The construction and imagination of Chin's margins - ethnic, political, socio-cultural, geographical, religious - has long engrossed China scholars, from anthropological works such as William Skinner's classic study of historical geography and the macro region model, to travel writers from Marco Polo to San Mao, to ethnographies of Chinese minorities and new Qing histories.
In recent years, academic attention has widened its scope to new margins including environmental histories of China's politically contested borders, and the projection of China's soft power in contemporary science fiction that claims space as the newest frontier of the Sinosphere. However, relatively little attention has been paid to the role of gender in imagining and creating China's shifting centers and peripheries.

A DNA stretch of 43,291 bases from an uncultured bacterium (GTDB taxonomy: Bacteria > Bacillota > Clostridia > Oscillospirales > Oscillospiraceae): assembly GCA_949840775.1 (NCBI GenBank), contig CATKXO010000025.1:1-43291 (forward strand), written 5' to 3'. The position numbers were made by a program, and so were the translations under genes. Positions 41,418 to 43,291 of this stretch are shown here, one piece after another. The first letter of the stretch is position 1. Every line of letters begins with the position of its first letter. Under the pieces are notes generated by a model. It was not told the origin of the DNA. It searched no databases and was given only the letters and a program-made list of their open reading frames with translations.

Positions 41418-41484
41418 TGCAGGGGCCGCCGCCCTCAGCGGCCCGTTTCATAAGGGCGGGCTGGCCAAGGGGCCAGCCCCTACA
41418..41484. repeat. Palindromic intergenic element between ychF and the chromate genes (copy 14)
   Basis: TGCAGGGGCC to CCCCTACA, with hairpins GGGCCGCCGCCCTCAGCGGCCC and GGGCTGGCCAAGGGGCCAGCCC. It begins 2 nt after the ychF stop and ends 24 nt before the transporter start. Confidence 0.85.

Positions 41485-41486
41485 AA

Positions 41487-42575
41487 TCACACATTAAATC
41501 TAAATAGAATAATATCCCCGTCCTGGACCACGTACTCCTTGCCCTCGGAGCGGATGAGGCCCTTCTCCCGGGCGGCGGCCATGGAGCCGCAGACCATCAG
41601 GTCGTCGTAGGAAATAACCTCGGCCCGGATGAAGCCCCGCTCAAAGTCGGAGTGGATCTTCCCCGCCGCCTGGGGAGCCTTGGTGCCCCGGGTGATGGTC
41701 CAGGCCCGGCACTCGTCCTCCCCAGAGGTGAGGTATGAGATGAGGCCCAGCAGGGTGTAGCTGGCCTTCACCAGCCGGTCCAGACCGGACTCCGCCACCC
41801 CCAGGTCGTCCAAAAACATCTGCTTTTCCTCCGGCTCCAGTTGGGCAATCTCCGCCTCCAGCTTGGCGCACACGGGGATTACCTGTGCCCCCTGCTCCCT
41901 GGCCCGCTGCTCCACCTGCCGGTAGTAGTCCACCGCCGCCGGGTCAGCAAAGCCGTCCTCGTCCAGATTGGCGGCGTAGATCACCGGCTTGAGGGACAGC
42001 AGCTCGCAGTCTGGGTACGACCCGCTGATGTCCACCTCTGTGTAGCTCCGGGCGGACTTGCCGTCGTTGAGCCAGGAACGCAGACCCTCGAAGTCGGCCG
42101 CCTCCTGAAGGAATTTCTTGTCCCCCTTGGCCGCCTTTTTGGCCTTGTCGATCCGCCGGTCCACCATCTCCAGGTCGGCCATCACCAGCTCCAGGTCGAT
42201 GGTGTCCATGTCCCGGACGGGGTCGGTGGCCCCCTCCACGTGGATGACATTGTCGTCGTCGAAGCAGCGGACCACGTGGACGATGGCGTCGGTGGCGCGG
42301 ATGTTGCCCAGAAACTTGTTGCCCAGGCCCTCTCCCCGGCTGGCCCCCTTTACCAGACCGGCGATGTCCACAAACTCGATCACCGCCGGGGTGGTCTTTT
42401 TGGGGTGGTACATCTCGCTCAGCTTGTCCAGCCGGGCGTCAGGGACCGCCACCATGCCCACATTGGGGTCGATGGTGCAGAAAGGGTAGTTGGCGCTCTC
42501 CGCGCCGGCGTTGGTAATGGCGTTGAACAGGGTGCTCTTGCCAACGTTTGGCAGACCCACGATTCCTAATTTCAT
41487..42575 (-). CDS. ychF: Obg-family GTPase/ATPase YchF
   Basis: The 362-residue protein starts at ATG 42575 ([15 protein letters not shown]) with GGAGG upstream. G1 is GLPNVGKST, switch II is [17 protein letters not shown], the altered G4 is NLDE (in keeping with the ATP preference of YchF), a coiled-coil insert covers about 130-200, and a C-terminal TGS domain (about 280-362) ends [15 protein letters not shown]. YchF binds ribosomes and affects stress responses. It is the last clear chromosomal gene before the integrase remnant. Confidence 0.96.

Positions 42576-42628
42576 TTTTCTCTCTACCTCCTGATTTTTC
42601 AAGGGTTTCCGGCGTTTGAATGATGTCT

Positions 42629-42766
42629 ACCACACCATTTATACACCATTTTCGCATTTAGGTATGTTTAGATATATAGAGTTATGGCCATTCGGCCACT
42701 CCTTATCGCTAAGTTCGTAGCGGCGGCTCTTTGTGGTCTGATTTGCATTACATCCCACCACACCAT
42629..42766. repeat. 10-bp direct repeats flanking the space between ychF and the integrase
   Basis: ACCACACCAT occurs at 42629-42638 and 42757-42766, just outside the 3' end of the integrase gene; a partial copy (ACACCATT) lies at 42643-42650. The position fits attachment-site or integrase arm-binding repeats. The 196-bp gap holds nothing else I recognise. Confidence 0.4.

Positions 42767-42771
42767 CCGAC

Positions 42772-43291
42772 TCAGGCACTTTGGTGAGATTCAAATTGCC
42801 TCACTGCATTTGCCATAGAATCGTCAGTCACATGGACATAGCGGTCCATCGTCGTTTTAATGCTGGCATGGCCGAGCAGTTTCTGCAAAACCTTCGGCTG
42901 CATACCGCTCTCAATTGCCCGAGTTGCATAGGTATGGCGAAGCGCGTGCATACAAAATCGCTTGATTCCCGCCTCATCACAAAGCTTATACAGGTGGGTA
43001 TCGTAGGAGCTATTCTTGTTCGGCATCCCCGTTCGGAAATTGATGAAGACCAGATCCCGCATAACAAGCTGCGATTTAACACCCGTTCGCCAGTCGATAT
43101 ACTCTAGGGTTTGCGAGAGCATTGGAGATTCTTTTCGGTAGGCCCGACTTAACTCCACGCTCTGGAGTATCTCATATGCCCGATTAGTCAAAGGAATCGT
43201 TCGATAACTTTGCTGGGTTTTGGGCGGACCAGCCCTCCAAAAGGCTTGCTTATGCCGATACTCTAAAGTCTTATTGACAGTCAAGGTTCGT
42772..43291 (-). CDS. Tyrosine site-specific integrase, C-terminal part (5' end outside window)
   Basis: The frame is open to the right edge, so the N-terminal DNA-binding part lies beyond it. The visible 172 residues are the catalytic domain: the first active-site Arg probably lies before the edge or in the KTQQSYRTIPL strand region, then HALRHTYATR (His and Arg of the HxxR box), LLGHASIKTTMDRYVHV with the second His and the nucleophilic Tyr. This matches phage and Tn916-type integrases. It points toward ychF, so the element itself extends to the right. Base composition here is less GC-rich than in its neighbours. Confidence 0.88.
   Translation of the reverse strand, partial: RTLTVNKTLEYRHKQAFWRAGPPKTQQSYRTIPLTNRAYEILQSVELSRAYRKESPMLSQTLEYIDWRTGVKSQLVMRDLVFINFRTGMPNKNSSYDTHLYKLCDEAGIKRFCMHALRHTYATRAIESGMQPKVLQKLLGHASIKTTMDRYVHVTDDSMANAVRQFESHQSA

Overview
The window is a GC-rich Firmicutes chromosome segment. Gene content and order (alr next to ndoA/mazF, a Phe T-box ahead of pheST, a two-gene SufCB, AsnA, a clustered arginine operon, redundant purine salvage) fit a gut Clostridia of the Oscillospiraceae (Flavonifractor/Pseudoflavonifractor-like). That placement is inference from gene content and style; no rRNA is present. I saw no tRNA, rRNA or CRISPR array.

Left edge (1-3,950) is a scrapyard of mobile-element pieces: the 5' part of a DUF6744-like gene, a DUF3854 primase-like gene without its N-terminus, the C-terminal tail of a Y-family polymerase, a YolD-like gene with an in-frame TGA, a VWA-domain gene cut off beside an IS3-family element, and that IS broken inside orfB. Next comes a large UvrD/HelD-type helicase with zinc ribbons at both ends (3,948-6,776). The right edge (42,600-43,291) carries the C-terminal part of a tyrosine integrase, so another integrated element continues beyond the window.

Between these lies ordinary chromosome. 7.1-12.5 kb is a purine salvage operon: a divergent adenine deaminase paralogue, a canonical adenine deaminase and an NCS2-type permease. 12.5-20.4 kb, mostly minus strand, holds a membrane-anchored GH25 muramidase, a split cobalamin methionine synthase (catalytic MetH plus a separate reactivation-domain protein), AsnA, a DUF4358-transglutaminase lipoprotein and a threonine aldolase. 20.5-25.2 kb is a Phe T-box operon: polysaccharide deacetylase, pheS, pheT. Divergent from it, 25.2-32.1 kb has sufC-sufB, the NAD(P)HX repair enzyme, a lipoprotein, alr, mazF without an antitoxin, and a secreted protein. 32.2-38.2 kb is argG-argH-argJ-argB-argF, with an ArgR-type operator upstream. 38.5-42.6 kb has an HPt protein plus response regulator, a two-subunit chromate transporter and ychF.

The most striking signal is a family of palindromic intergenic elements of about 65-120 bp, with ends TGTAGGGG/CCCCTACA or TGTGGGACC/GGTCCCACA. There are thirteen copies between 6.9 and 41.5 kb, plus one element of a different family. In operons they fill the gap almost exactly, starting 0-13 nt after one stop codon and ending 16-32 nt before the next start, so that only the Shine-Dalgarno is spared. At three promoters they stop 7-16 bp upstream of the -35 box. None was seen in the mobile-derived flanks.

What and where are these margins and what role does gender play in their contruction and imagination? Whi are the inhabitants of the largins: minorities, women, religious groups, itinerants, disabled people and the poor? In what ways does gender condition their experience of the peripheral spaces in which they operate? What are the social and gendered implications of traversing these bounderies - personal, political or physical? How do marginal actors negotiate their place at the borders and what is the impact of their positioning and perspectives on the very conception of Chineseness? A gendered perspective can better help scholars to transverse and dissect the borders of China, historically, socially, politically and geographically, and throw new light onto their fluid and permeable construction across time and space.